It's been ten years since my book When the Personal was Political was published. It was a frantic summer, trying to put it together while the publisher, iUniverse, was merging with another online publisher. To say that they were not focused on my book was an understatement.
Ten years on, my central thesis, that the experience of a woman doctor is different from that of a man doctor, is hardly disputed. People are familiar with the concept of implicit bias and women are fighting again for wage equality. But at the time, there was a lot of push-back from men and women who felt that we women doctors should just be grateful to be in medicine at all. It was unseemly to draw attention to our less-than-equal status. I have always been susceptible to this argument, which in one sense is practical advice. Assertive women are judged pushy and aggressive. The "angry black woman" is an enduring stereotype. On the other hand, nothing changes if we don't speak up. There's a wonderful essay by C.L.R. James where he addresses the accusation that he is showing poor sportsmanship by pointing out the discrimination against black cricket players. He says, "What do they know of cricket, who only cricket know?"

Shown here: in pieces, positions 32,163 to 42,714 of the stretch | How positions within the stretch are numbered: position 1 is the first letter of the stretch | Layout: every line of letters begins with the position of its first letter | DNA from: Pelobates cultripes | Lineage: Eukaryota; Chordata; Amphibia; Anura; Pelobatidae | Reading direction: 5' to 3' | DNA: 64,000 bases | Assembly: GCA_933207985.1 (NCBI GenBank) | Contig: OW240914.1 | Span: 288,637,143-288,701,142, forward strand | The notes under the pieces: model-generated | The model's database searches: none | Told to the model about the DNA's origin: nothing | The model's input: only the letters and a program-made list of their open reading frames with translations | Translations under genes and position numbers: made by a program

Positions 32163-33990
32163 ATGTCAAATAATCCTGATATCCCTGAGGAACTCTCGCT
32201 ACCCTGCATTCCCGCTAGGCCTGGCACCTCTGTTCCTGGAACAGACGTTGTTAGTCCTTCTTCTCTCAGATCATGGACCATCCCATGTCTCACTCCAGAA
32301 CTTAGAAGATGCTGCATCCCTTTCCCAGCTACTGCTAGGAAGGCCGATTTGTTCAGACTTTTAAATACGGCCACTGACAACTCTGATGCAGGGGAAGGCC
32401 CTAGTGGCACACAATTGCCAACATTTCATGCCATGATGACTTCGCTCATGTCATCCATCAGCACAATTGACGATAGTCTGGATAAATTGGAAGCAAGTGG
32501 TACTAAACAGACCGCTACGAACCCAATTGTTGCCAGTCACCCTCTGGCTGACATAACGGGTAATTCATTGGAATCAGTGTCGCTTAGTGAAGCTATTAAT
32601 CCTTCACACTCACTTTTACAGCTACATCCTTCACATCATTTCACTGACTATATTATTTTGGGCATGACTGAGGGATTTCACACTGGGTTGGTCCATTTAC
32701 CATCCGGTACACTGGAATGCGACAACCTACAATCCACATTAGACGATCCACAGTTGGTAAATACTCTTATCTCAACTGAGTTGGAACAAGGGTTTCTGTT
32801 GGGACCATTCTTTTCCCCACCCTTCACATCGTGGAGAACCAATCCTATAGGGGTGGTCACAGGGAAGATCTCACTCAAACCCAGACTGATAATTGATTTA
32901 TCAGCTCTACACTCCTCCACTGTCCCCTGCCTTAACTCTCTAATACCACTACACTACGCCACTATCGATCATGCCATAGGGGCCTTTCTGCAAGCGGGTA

As I near retirement, I am proud of my years as a primary care doctor and my later years in the disability program of Social Security. We were an altruistic generation and many of us shared the goal of treating every patient with dignity and fairness. We advocated for our patients because that felt comfortable in our doctor role. It still does not feel comfortable to speak to our colleagues about fairness in the workplace.